A Day in the Life of a Bee
Most of us enjoy eating and using honey in various ways, but do we ever stop to think of the labor involved in its production? There is much labor involved in bringing honey to market. However, we still have to be primarily thankful to the honey bees for their production work. A day in the life of a Bee. The bee starts off by using the sun for navigating its journey through the work day. Upon finding the flower or plant of choice the bee then collect the sugary juice called nectar. This is done by using its tongue to suck it out of the plant or flower.
The honey bee collect nectar and pollen as food to feed the entire colony. In so doing, the bee pollinates plants. The bee sometimes frequent a plant not for its nectar, but instead to collect pollen. It is not unusual for a colony to consume 100 pounds of pollen in a season. As it is a normal part of the honey bee’s diet. The bee gets a large part of its nutrients such as vitamins, minerals, proteins, carbohydrate and lipids from pollen.
The majority of bees collect either pollen or nectar on a trip, however, a few carry both. Unlike nectar, pollen is carried on the hind leg of a bee in the hairy receptacle. She can carry about half her weight in pollen, amazing. Back at home the pollen is stuffed into cells. It is placed around the brood nest. Pollen is, also, turned into beebread.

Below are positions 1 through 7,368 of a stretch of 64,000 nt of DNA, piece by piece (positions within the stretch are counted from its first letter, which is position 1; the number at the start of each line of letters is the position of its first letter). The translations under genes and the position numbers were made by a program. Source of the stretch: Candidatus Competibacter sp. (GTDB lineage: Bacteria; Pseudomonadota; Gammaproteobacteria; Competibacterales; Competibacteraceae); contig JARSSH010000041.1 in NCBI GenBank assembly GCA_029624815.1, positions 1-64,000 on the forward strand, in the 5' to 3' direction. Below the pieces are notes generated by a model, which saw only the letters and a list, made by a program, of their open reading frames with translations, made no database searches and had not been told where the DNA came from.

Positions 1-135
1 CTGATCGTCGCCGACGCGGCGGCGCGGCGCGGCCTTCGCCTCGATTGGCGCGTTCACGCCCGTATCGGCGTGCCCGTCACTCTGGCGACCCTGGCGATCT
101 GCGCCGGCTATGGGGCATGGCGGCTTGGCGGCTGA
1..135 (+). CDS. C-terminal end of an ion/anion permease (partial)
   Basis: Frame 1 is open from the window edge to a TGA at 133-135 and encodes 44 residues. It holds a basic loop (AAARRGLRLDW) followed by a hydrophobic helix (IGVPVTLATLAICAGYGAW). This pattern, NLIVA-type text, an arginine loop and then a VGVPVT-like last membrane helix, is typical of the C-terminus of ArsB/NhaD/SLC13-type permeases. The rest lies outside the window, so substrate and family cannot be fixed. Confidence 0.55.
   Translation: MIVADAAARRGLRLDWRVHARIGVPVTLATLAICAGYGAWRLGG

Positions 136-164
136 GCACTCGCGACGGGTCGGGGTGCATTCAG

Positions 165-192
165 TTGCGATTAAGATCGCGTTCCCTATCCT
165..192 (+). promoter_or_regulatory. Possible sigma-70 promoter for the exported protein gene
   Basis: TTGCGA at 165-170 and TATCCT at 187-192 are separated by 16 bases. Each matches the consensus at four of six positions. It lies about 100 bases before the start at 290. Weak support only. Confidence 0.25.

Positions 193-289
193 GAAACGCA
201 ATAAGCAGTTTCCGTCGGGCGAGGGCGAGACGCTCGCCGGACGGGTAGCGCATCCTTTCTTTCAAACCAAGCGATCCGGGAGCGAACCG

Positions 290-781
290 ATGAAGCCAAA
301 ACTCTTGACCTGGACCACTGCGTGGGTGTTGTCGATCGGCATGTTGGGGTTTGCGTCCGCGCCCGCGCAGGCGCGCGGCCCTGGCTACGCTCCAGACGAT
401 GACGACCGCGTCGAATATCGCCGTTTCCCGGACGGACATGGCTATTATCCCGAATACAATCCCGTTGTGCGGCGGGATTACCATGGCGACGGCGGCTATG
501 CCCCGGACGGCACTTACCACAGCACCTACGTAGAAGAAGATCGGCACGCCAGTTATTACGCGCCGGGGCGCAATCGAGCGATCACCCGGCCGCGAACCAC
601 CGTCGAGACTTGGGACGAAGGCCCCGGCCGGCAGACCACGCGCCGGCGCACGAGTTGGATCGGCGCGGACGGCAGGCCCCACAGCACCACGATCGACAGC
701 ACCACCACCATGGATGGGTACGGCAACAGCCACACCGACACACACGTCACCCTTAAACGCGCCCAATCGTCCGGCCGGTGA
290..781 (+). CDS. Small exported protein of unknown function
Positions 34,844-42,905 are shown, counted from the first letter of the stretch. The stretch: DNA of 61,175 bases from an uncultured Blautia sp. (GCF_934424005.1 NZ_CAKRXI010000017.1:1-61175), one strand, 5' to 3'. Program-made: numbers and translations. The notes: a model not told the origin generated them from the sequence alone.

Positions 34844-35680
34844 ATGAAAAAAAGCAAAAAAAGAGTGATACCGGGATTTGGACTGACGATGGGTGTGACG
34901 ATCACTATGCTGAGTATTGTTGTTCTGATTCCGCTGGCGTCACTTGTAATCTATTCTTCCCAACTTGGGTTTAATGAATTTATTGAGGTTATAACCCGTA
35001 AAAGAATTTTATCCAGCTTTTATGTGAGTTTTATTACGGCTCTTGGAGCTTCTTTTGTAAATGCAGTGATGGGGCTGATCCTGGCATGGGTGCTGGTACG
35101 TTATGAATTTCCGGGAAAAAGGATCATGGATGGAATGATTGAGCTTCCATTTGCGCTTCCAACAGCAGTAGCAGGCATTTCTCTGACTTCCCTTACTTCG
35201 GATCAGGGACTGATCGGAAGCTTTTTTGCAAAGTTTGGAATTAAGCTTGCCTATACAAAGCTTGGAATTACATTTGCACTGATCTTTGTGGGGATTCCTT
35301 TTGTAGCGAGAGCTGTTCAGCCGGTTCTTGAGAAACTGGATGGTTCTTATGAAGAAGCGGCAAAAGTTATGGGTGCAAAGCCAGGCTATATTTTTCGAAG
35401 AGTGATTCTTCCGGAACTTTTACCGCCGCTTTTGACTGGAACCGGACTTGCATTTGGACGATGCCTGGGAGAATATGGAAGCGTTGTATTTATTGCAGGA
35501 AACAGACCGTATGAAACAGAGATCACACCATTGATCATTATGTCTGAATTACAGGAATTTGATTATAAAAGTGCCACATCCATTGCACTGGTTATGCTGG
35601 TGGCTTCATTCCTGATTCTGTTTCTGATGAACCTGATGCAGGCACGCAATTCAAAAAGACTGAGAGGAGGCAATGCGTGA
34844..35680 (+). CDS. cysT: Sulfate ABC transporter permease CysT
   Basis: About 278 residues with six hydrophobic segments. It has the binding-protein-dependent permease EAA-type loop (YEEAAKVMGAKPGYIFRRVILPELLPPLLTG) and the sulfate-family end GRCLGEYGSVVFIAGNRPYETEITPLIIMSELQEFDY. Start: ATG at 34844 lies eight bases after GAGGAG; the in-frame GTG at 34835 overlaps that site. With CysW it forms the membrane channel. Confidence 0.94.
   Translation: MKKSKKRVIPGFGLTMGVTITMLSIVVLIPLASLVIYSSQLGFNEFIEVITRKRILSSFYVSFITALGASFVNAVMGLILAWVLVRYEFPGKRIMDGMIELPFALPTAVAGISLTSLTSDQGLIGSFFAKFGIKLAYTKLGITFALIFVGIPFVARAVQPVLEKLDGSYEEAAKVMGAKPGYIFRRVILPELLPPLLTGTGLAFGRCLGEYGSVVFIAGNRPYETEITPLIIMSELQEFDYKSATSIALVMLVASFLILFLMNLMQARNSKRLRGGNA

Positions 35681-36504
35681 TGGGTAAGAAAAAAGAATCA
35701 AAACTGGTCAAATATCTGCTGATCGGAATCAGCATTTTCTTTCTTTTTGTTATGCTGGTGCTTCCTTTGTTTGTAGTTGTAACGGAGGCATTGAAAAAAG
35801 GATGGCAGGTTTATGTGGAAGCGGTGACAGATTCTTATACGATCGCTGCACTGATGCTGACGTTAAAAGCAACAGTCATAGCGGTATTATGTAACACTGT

The nectar carried by a bee is stored in their honey stomach, the bee has two stomachs: one for food and the other for honey. Once back to the hive, nectar stored in the honey stomach is passed from one worker to the next. This is done until they diminish the water in it, and at that point the nectar is now honey in its first stage. The honey is then stored in the cells of the honeycomb.
One can find up to 60,000 bees in one hive, and most bees in that hive will be workers. The females in the hive are the workers doing the hard work as the males are just there to help reproduce. Once a male help reproduce he dies, poor fella. The working bee will leave the hive and travel within a radius of four to five miles. This is to find nectar and pollen. To produce honey an enzyme that is secreted from a gland in the bee is mixed with nectar.
Some more of this enzyme is even dropped into the cells containing nectar (honey first stage) placed there by the bee. And, the bee uses her wings to fan this mixture until it become thicker losing most of its water content. The honeycomb is then capped over with beeswax, and is now ready. The next time you use some honey consider the industry of the bee.
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